“OK, OK, that didn’t work,” Gary said with an embarrassed grin. “I didn’t want you to tell me why I’m wonderful. I guess I didn’t ask it right. I don’t really need to know why you like me, it’s more like, how do you like me, and will it affect our relationship?” He frowned. “Damn, that’s a nasty word. I don’t want us to have a relationship, I want us to be friends. Oh, yeah! Duh! I meant to say, how is your liking me going to affect our friendship.”
“I’m not sure,” I answered. “I think there might be pressure on both of us that wouldn’t be there if we were both straight. But you said you might want to do things.” I was getting excited again, just thinking about that. “Really? You might want to do that? With me?”
It dampened my enthusiasm a little when I saw he had to think about that. He didn’t answer right away. When he did, he ended up asking me a question. “Everything I’ve read about boys starting and already in puberty tells me there’s a lot of confusion. That it’s normal to like either your own or both sexes, and that your feelings are likely to change as time passes and you get more mature. If that’s true, then when you tell me you’re gay, how do you know? And, how do you know you’ll feel the same way next week?”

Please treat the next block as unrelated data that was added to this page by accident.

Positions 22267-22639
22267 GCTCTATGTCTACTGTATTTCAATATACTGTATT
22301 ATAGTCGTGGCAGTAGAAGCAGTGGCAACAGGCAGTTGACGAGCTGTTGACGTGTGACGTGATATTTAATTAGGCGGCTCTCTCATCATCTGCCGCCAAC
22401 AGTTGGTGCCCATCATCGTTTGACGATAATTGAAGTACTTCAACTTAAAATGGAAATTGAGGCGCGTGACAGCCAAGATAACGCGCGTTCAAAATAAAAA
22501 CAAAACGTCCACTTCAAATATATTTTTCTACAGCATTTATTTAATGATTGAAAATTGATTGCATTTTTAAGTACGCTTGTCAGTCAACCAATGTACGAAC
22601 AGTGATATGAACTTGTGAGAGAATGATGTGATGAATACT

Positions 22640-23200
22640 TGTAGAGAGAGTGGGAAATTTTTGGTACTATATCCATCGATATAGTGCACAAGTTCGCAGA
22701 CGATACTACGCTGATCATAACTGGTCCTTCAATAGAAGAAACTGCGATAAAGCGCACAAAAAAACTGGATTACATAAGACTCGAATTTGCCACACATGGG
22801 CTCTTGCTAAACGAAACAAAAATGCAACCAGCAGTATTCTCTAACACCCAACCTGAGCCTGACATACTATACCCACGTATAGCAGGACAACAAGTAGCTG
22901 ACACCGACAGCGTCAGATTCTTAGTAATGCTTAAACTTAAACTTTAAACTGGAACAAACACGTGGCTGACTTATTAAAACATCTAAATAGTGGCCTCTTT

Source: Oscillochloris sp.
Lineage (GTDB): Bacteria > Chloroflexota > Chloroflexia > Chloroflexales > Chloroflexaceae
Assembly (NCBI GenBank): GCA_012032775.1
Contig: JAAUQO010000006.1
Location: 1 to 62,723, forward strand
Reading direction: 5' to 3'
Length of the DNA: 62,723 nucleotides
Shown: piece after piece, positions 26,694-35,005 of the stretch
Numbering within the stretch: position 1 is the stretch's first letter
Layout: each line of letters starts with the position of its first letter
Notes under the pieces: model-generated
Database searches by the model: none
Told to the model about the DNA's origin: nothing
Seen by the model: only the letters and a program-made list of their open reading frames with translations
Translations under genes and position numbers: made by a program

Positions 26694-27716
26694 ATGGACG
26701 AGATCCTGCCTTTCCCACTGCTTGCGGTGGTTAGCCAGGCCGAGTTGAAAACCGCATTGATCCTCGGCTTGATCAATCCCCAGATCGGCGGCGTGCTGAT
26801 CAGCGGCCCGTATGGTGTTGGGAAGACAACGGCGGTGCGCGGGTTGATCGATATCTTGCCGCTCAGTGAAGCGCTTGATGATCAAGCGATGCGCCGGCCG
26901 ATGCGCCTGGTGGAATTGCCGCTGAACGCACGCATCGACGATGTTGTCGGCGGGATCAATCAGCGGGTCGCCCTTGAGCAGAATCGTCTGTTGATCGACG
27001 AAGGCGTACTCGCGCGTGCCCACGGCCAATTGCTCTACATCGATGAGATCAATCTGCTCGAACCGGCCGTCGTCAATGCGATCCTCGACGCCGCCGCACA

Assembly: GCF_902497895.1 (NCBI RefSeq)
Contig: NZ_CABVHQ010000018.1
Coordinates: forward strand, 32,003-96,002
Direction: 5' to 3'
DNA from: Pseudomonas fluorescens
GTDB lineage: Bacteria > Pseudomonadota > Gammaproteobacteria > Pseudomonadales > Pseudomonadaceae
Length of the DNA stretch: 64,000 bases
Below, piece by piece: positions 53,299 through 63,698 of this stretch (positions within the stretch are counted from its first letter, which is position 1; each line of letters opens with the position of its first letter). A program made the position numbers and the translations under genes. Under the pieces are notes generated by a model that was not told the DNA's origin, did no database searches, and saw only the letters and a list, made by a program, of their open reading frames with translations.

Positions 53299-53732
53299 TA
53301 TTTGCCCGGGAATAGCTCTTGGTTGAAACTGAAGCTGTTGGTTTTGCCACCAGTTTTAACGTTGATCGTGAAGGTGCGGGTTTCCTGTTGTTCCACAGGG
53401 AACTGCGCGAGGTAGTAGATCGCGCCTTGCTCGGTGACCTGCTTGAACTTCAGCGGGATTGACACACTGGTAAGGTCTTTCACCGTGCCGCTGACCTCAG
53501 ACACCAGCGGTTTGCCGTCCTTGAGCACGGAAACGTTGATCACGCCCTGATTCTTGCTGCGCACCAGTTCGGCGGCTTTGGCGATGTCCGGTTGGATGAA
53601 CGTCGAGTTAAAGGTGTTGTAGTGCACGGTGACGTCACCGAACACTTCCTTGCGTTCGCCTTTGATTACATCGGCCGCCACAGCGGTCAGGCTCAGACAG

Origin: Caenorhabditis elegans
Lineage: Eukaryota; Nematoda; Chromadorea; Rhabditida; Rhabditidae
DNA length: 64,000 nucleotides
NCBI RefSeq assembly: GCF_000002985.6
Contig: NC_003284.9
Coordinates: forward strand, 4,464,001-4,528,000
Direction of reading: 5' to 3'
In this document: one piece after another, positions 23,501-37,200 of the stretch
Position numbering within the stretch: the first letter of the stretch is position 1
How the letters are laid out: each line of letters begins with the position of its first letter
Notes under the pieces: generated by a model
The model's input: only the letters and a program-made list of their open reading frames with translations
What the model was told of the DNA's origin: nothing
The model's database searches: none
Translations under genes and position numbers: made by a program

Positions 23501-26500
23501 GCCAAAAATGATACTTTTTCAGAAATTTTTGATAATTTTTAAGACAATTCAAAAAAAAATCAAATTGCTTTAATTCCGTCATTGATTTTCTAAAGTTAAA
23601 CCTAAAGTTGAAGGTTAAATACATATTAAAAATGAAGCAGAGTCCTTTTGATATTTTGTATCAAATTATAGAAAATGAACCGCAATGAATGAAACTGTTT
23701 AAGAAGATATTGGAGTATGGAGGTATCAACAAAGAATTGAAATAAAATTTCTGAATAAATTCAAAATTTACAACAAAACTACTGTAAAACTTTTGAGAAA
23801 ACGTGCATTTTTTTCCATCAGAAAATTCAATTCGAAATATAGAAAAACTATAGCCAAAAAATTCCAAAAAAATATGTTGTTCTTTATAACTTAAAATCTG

I thought about that for a moment, then said, “Are you telling me you’re not sure what you are?”
“No, I’m pretty sure I’m straight. I like girls, like thinking about them. Fantasizing, you know?” He grinned, and I grinned back. “I’m asking how you know that about yourself?”
“Hey,” I said, “it seems like I’m having to do all the hard work here! You’re just sitting back, asking me questions and enjoying it. Communication goes both ways, remember. I think it’s your turn to actually answer a difficult question.”